1 c rice, rinsed until the water runs clear then drained (long or short grain are both fine)
1 c filtered water
1 tsp sea salt
1/2 tsp turmeric
1/2 tsp garam masala
3 bay leaves
2 tbsp dried currants
1 tsp olive oil
In the pot of a rice cooker, combine all ingredients. Add 1 cup of water to the outer pot.
Cook until the rice is tender but well-defined. Fluff with a rice spatula, put the lid back on and keep warm.
Roasted Garlic Tahini
1 c roasted garlic
3/4 c tahini
1 tsp honey
1 tsp salt
1/2 tsp garlic powder
3 tbsp apple cider vinegar
water, as needed
Place all ingredients besides water in a blender and blend until smooth. Add enough water and blend through to adjust the consistency to that of thick yoghurt. Store in a mason jar and refrigerate until needed. Stores up to 3 weeks.
1/2 c Roasted Garlic Tahini (above)
1/2 c plain Greek yoghurt
1 tbsp white wine vinegar
salt, to taste
Stir together all ingredients until smooth. Use immediately.
2 small eggplant, washed
1 tsp salt
1 tbsp olive oil
Preheat the oven to 425 degrees F.
Slice each eggplant lengthwise in half, and cut off a thin slice from the rounded side of the eggplant so that the slices have a flat base.
Season both sides of the eggplant and brush generously with olive oil.
Place on a parchment-lined baking sheet and bake for 30-40 minutes or until completely tender.
Let cool for at least 10 minutes.
1 cup Tahini Crema (above)
1 cup Rice with Turmeric and Currants (above)
Roasted Eggplant (above)
arils from 1 small pomegranate
2 tbsp crushed pistachios
1 handful torn mint
pomegranate molasses, to drizzle
pistachio or extra-virgin olive oil, to drizzle
sumac, to finish
Place the roasted eggplant slices on 2 plates (as main course) or 4 plates (as starter). Spoon over the tahini crema to cover the eggplant.
Add some clusters of rice around the eggplant.
Scatter all over with pomegranate, pistachios, and mint.
Drizzle with pomegranate molasses and oil, then dust with a pinch of sumac.
In essence, smart tech enables us to swipe left on life.
A couple of weeks ago, I was driving to Toronto with a close friend and fellow blogger, Helena (who happens to be coming over for dinner tonight to save me from drowning in the beautiful abundance from Henceforth Farm). And as the stifling Torontonian traffic on the 401 ground the wheels of Eggplant (this is the name of my car) to a halt, our conversation picked up – as if to compensate for the loss of stimulus on the road.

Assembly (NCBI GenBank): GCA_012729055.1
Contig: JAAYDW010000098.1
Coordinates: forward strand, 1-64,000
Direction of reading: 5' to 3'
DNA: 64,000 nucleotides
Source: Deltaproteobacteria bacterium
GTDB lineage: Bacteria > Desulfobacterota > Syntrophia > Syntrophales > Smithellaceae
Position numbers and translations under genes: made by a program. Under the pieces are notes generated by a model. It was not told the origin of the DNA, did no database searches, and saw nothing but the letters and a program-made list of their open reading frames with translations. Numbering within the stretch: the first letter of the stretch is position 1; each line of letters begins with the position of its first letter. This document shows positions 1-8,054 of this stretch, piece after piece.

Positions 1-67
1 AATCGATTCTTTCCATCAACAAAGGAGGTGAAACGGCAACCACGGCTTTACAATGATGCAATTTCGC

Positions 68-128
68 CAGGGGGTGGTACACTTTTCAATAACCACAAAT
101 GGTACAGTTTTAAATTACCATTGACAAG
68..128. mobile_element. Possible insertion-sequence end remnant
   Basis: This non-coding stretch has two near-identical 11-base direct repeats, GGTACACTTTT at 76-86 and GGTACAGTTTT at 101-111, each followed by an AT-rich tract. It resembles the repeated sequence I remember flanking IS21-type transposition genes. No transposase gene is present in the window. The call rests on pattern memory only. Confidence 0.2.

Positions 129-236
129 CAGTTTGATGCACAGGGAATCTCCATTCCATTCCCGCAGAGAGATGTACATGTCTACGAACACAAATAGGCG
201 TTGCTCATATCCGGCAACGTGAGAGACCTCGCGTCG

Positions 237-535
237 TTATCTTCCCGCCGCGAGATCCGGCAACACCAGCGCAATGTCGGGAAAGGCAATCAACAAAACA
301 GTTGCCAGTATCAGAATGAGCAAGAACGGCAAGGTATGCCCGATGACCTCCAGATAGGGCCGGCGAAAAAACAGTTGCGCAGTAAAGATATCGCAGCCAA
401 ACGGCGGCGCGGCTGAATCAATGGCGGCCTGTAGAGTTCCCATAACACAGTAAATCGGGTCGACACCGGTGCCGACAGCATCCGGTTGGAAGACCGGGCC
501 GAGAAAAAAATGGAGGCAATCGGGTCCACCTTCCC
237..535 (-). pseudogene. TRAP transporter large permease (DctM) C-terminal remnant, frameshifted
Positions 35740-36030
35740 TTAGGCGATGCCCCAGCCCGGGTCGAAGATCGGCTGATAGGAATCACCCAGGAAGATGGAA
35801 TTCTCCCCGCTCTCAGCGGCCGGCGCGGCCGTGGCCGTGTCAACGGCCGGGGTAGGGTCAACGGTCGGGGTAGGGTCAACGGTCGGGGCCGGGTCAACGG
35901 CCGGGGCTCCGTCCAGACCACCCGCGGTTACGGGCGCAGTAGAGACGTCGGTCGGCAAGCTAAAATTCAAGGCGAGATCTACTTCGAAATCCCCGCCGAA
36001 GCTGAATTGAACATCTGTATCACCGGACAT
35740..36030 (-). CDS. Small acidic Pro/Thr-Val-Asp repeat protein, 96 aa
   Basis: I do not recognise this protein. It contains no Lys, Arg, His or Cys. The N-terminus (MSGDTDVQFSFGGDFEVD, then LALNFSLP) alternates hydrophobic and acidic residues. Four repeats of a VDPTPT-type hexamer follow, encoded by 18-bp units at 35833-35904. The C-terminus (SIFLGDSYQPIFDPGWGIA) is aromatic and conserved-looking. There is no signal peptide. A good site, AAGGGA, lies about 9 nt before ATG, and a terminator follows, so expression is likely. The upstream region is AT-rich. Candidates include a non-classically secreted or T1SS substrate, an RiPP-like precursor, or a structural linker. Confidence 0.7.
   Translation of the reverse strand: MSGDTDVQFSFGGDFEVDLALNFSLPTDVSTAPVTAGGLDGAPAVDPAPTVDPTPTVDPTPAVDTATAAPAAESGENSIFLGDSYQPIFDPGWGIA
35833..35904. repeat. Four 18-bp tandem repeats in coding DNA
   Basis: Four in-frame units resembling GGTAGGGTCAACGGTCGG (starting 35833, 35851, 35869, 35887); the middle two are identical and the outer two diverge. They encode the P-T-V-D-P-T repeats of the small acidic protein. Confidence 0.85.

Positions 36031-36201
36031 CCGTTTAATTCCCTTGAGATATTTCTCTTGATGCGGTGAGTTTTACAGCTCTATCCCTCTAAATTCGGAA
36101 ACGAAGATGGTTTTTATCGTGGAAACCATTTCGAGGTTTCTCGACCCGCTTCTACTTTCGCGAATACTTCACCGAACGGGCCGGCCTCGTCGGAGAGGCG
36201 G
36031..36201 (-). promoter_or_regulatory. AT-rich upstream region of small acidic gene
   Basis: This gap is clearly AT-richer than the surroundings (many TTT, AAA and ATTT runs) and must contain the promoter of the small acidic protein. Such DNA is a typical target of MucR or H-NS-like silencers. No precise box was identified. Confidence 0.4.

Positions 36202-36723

I forget who asked the question, as apart from our taste in books, our minds seem to be the other’s mirror image. But the question I do remember.
We tugged at the issue from different angles and distracted ourselves from the drag of traffic with sufficient success. Yet even as I eventually pulled away from the congested stretch behind me at 160 km/h, I couldn’t shake the topic from my head.
When you become a parent, at what age will you give your child a smartphone?
This is more than the (perhaps simpler) question of “Is Technology Good or Bad”, so we’ll start there. As long as you’re not some hypocritical hipster, or paranoid conspiracy theorist, I think we can agree that in general, the gains from technology far outweigh the faults. Or if you’re more moderate, at least you might agree that living sans tech would make one’s life unnecessarily tedious. (Try to plan high school reunion without a phone or computer.)
So technology has been good, in general, to humans. But how does it effect children specifically? Adam Alter‘s Irresistible was rather helpful.
To set the tone, might I cite Steve, as in the Steve Jobs who masterminded the i-suite.
“They haven’t used it. We limit how much technology our kids use at home.” He was referring to the iPad. And at the time of the interview, neither did is children use the iPhone.
So what does that mean? It means Jobs knew exactly how an iPad or an iPhone effects the brain, because he was the architect behind every detail of the product – the fit of every curve, the placement of every icon, the smoothness of each swipe of the screen, which ultimately defines effects it has on the user.
And if he’s not giving it to his kid, something’s up.
But then you might say that since technology is so integrated into the daily functions of today’s society, by withholding smartphones from kids, you’re setting them up for isolation, irrelevance, and ultimately failure.
This is a valid concern, and it was certainly the hardest to wrap my mind around. I don’t want to raise a sociopath. I want my kids to be connected to others, to have meaningful relationships. I want them to know what’s happening in the world, to be aware of the times. I want them to have the relevant skills, so that they can be a contributing member of society.
But what do those things really mean? To me, being connected means cultivating meaningful relationships. Knowing what’s happening in the world means having a good set of values and thus being able to formulate a sensible opinion on what they read about. And having the relevant skills means giving them a resilient and curious mind so that they will be never stop learning.
No, a smartphone does not do that for a child.
A smartphone is a super computer that fits in the palm your hand, which makes it a super calculator on three shots of espresso, a bag of Sour Patch Kids, and God knows how many doses of steroids. And as any math teacher knows, a student should not use a calculator until they know how to do the arithmetic by hand. And financial math textbooks will teach (with proofs!) you the formulas before showing you the instructions for using the presets into your financial calculator.